She looked away and refused to meet Castiel’s eyes as she told him, “Just as there is nothing Dean wouldn’t do to protect Sam and me, there’s nothing I won’t do to protect him and Sam and keep you from throwing Dean back into Hell.”
Castiel seemed to accept the non-answer, stepping closer as he reached out to lightly grip her hand, softly saying, “Thank you.”
Tabitha finally turned back towards him, gripping his hand in a crushing hold and telling him, “Even if you don’t understand, I’m trying to do what I think is right. But I’ll always do what I must to protect those I love.”
“I know,” Castiel responded.
Tabitha’s eyes jerked open with a start. She looked around and saw that she was back in the old barn she’d fallen asleep in, her head resting on one of the open books she’d been going through. Sam was next to her, sleeping in a similar manner against the old table they’d laid their work out at.
Dean walked into the barn with Anna following behind him just as Tabitha sat up. He glanced at her and Sam next to her, still sleeping away, and then his eyes darted quickly back towards Anna before guiltily looking away from any of them.
Tabitha caught her brother’s covert look at the fallen angel, his apparent guiltiness, as well as the way they both were still tugging at their clothes, but chose to ignore it, waiting instead for him to speak first as she leaned back in her uncomfortable wooden chair. She stretched where she sat, her body feeling stiff and sore from falling asleep in the strange position.
“I did my part,” he said in low tones, trying to keep from waking Sam. “The angels are properly baited.” He looked around. “Where’s Ruby?”
Looking around as well, Tabitha couldn’t find the demon. “I don’t know. She was here when I fell asleep, but maybe she took off to handle her part of the plan. She said she knew what she was doing.”
“Can we trust her?” Dean asked. “This plan won’t work worth shit if the angels are the only ones to show.”
Shrugging, Tabitha honestly answered, “Well, I think that demon is devious enough to pull it off. We’ll just have to wait and see.”
Dean looked at her suspiciously. “You didn’t ask if I was sure the angels were coming, or how I knew they were.”
Tabitha stood and walked a few steps away, stretching her back and looking out through the gaps in the boards over the windows at the dark night as she whispered in return, “Didn’t need to ask you. I talked to Castiel, and he has no doubt that you’ll just hand Anna over. Uriel was very convincing it seems in getting your agreement.”
In the silence that followed, Tabitha finally turned to face her brother.
His face was dark and his words were tight as he carefully spoke, “Well, I guess it’s good to have confirmation that the angels believe us, but you need to stop talking to those dickwads.”
Tabitha shrugged, knowing her brother still didn’t like her talking to the angels, but knowing she couldn’t really stop it just because he didn’t like it. She couldn’t keep Castiel from talking to her if he wanted to, and truthfully, she didn’t want him to stop.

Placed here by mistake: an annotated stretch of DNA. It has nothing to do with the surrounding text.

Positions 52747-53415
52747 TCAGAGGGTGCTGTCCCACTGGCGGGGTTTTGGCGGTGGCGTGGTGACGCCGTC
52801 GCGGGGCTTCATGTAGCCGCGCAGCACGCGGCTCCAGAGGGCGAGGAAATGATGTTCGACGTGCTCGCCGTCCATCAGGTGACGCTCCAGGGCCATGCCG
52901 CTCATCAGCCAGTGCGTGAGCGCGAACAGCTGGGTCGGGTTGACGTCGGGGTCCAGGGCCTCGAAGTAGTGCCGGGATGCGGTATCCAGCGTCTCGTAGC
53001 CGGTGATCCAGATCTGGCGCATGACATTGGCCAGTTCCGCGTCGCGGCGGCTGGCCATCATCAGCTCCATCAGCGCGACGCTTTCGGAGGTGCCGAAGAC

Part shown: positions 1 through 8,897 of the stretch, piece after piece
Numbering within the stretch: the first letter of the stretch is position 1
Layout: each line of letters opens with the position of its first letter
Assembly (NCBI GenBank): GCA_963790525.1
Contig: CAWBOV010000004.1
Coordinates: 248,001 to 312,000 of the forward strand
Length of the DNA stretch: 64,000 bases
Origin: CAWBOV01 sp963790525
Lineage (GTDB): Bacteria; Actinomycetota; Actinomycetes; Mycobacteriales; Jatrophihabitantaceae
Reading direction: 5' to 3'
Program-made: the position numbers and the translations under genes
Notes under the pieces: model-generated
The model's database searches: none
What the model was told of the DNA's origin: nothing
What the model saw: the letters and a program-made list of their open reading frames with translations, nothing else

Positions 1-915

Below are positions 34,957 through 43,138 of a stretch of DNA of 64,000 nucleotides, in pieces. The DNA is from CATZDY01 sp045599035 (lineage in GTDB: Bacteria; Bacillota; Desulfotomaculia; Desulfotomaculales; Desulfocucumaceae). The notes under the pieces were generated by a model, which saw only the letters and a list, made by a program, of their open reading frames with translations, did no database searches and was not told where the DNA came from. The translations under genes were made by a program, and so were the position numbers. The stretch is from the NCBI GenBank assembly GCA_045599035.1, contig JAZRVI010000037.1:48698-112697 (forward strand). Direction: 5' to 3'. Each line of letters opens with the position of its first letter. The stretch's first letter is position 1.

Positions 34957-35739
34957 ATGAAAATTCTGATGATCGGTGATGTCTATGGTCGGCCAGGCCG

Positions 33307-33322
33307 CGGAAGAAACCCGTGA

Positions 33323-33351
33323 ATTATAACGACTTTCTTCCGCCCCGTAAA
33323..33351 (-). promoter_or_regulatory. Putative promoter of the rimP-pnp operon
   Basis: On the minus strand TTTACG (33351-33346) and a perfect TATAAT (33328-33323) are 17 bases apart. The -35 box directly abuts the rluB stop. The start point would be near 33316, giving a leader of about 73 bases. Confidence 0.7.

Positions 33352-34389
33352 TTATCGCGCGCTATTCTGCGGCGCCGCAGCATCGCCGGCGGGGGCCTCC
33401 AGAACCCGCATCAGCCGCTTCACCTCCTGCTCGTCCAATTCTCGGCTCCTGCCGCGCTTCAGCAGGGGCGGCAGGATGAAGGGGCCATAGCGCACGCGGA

Anna’s gaze darted back and forth between the siblings, sensing the more than obvious tension that had developed between the two and had yet to dissipate. “You spoke to Castiel?” At Tabitha’s nod she slowly continued, “I would have—I should have heard that you spoke to him, it made sense that Uriel was so careful… Which means Castiel is being very careful in coming to you and speaking with you, too. I wonder if it’s so I wouldn’t overhear it, or so someone else wouldn’t overhear.”
With a shrug, Tabitha looked away again. She didn’t want to discuss it, even with Anna.
“Do you really think this will work?” Dean softly asked. “I mean, this whole plan hinges on us being able to pull a fast one on not only the angels, but the demons as well. Are we getting in too deep here?”
“You don’t have to do any of this,” Anna replied, causing Tabitha to spin back around. “You could take the angel’s offer and keep your family safe.”
With an incredulous look, Tabitha stared at Anna, and then turned towards Dean. He held her eyes in the same silent look. The same silent agreement. They’d come too far and risked too much to turn away now.
Without a word, Tabitha turned back around, hearing Dean walk away as he spoke in low tones to Anna.
“We’re not turning back now. One way or another, we’re seeing this through.”
It was late morning when the three Winchesters nervously paced around the barn, waiting with the fallen angel. Waiting for noon when the angels were to arrive. Waiting for what would break loose after that.
Gusts of wind and power suddenly swept through the barn, blowing the doors open as Castiel and Uriel walked through the doorway side by side.
The Winchesters gathered protectively around Anna as the angels came to a stop a few feet away from them. Sam and Dean were on either side of Tabitha and Anna.
Uriel sneered at them all, but Castiel’s expression was almost soft and kind as he gently said, “Hello, Anna. It’s good to see you.”
“How?” Sam incredulously demanded. “How did you find us?”
Castiel glanced briefly at Dean, drawing Sam’s attention towards his brother. Dean responded by guiltily looking away, not meeting his brother’s eyes.
“Dean?” Sam questioned as Anna turned to regard Dean as well.
But Tabitha looked straight ahead, staring at Castiel until he glanced almost apologetically up at her, his true voice gently whispering, I’m sorry for what we have to do.